Quality of Life and Adjustment to Psychosocial Morbidity Among Adults Attending a Dermatology Clinic
Background: The skin is the largest organ in the body and has aesthetic significance. The presence of any skin lesion or skin disease might be associated with psychosocial morbidity and negative impact on the quality of life.
Objectives: To determine the level and degree of adjustment to psychosocial morbidity associated with the presence of dermatological conditions and assessing the quality of life of affected adults.
Methods: Data were collected from 189 new patients attending the Dermatology Clinic at the Federal Medical Centre, Abeokuta, Nigeria using systematic random sampling. The validated Adjustment to Chronic Skin (ACS) diseases questionnaire and Finlay’s Dermatology Life Quality Index (DLQI) questionnaire were the research instruments.
Results: The respondents consisted of 80 males (42.3%) and 109 females (57.7%) with a mean age of 36.3± 15.3 years. The least adjustment to skin-related psychosocial morbidity (49.7%) was observed with the helplessness scale. The mean score on the DQoL was 9.9 ± 6.2 and over half of the respondents (53.9%) reported moderate to an extremely large negative effect on their quality of life.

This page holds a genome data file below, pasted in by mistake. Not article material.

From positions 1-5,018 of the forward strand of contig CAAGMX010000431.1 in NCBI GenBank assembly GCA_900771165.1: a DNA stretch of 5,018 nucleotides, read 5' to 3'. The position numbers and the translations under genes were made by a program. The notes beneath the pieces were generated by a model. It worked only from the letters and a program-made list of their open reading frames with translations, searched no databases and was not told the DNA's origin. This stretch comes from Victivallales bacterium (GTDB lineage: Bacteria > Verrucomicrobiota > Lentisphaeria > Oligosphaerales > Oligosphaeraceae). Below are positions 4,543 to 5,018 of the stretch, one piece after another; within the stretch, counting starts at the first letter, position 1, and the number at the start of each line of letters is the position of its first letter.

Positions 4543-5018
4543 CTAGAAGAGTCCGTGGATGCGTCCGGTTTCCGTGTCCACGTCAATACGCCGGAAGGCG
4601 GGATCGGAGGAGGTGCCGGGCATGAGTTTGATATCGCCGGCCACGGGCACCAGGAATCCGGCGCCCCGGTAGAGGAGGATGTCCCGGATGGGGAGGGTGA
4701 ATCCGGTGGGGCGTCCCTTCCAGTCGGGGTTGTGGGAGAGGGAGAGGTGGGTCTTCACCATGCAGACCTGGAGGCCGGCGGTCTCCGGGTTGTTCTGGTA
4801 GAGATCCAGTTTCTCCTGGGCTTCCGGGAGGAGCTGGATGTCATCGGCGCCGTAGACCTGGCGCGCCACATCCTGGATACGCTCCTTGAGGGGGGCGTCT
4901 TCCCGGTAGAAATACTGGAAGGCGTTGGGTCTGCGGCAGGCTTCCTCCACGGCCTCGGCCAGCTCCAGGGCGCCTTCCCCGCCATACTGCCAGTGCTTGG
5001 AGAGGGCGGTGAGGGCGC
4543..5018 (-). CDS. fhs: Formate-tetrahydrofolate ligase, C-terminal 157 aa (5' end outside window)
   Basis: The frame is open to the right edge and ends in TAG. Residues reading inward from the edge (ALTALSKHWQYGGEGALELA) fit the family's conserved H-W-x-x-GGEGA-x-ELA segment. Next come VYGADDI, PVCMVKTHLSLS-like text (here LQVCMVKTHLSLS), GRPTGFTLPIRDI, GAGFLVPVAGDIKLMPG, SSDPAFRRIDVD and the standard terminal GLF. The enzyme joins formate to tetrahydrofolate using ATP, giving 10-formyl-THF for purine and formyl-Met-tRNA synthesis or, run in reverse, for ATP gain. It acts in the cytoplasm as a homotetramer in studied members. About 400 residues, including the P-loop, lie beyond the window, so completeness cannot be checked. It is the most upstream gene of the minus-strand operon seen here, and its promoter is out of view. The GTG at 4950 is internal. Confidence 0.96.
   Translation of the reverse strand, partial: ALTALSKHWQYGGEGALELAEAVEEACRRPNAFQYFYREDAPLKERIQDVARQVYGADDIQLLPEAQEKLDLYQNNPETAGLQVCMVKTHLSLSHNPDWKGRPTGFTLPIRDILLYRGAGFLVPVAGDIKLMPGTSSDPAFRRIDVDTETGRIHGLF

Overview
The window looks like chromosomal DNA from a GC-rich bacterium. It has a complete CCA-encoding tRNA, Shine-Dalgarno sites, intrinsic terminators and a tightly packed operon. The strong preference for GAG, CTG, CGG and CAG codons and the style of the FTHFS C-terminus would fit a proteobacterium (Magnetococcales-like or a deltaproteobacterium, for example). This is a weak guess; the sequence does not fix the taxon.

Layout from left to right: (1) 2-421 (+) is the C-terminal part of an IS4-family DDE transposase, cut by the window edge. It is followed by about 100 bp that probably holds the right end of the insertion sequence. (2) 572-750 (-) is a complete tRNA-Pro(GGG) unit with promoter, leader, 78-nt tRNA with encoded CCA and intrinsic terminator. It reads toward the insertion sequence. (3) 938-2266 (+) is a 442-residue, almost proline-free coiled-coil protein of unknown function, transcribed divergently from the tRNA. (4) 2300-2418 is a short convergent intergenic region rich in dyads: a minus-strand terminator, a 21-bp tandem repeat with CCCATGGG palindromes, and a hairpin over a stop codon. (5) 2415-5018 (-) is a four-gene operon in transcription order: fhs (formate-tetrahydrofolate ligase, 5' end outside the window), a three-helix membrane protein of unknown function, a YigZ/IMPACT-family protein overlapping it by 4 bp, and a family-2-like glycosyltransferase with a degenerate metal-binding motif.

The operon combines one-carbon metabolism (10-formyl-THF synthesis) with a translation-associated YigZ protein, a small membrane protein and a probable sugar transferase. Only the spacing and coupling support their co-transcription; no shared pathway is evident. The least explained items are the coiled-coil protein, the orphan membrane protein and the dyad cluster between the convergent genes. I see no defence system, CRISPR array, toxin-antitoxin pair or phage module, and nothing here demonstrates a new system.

Conclusion: The presence of dermatological conditions impact negatively on the quality of life and the least adjustment to skin-related psychosocial morbidity was experienced on the helplessness scale. Dermatology practitioners should acquire psychological evaluation and/or counselling skills to provide holistic care.
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